Personnel: Aloe Blacc (vocals); Leon Michels (guitar, saxophone, keyboards); Nick Movshon (guitar, drums); Luke Riverside, Thomas Brenneck (guitar); Garrett Devoe (acoustic guitar); Entcho Todorov (violin); Garo Yellin (cello); Michael Leonhart (trumpet); Aaron Johnson (trombone); Toby Pazner (piano, vibraphone); Jeff Dynamite, Homer Steinweiss (drums).
Audio Mixers: Clay Holley; Jeff Dynamite.
Recording information: Soul Fire Studios, Brooklyn, NY.
Photographer: Dan Monick.
All the promise of his debut comes true on Aloe Blacc's sophomore release, Good Things, a vintage sound meets modern problems release with a way too modest title. Right from the opening "I Need a Dollar" -- which could be passed off as unreleased Bill Withers, no problem -- the album offers grand things, providing listeners with that solid, but not polarizing, style of social commentary Withers perfected. On the following cut, positivity is pushed ("Something special happened today/I got green lights all the way") in a manner that's far from sugary, but this singer who offers such warmth and humility on his smooth soul tracks is well aware of sin, and can get slinky in a Al Green style when warning against loose women on "Hey Brother." An even better example of this is his cover of the Velvet Underground's "Femme Fatale," which becomes much more than a clever choice, thanks to a convincing performance that suggests he's been there. The organic production, real horns and all, is left up entirely to the Truth & Soul Productions crew (Jeff Dynamite and Leon Michels) but Blacc's delivery is less traditional with phrasing and some slang left over from when he was a 24-7 rapper. Anyone with a taste for neo-soul should try Good Things unique flavor. It comes on familiar and comfortable and becomes more rich and rewarding with every return visit. ~ David Jeffries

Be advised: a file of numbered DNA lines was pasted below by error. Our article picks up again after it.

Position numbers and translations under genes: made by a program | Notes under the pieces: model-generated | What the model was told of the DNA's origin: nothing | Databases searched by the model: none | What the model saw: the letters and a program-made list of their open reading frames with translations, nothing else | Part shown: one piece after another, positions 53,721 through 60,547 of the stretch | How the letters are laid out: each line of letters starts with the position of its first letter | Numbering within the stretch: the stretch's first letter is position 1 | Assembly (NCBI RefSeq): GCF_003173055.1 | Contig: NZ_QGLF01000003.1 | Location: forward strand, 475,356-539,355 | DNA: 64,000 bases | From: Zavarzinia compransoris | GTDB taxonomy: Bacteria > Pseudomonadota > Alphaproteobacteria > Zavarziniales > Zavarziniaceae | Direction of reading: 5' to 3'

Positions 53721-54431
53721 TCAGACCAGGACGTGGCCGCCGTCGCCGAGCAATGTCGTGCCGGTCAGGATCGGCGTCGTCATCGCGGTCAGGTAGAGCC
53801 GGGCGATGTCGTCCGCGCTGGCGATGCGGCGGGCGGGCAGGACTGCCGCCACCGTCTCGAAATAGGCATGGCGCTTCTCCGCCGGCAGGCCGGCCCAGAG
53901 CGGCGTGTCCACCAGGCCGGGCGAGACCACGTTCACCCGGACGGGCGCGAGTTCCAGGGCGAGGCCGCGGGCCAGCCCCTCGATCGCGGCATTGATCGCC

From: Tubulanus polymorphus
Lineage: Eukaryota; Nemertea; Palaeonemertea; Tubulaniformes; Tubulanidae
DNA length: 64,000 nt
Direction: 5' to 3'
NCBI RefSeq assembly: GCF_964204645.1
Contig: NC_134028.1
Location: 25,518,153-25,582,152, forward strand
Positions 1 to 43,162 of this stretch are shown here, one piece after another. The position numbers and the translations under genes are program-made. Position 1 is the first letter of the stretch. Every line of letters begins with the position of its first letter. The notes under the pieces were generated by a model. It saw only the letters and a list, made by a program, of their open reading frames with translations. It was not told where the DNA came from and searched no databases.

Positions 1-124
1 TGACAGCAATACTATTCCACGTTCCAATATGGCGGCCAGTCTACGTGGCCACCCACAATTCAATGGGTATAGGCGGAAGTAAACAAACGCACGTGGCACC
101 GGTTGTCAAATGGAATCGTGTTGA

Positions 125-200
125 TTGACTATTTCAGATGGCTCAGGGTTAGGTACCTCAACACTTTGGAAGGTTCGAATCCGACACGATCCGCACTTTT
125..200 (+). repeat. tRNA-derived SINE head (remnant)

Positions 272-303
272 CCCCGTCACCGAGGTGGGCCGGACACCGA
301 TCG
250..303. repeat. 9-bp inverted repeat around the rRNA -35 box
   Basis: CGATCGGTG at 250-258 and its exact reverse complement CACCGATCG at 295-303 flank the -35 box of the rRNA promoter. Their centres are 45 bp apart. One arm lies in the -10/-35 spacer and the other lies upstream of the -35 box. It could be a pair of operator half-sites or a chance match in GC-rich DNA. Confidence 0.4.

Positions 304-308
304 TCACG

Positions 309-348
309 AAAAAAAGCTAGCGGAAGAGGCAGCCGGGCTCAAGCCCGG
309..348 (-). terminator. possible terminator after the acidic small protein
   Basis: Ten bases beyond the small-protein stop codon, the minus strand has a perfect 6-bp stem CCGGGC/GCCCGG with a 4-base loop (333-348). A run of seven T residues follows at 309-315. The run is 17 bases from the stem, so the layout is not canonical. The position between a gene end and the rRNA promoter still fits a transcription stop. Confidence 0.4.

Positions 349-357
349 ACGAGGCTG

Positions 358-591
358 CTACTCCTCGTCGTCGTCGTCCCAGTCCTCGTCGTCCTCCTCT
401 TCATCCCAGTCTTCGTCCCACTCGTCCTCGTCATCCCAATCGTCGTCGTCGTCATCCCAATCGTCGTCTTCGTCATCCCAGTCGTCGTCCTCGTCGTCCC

Mojo (Publisher) (p.106) - 4 stars out of 5 -- "Most striking of all is a bewitching cover of 'Femme Fatale,' recasting the Velvets' dark ballad as a slow-burning deep soul torch song par excellence."
Pitchfork (Website) - "GOOD THINGS is well-constructed and boasts some inspired touches..."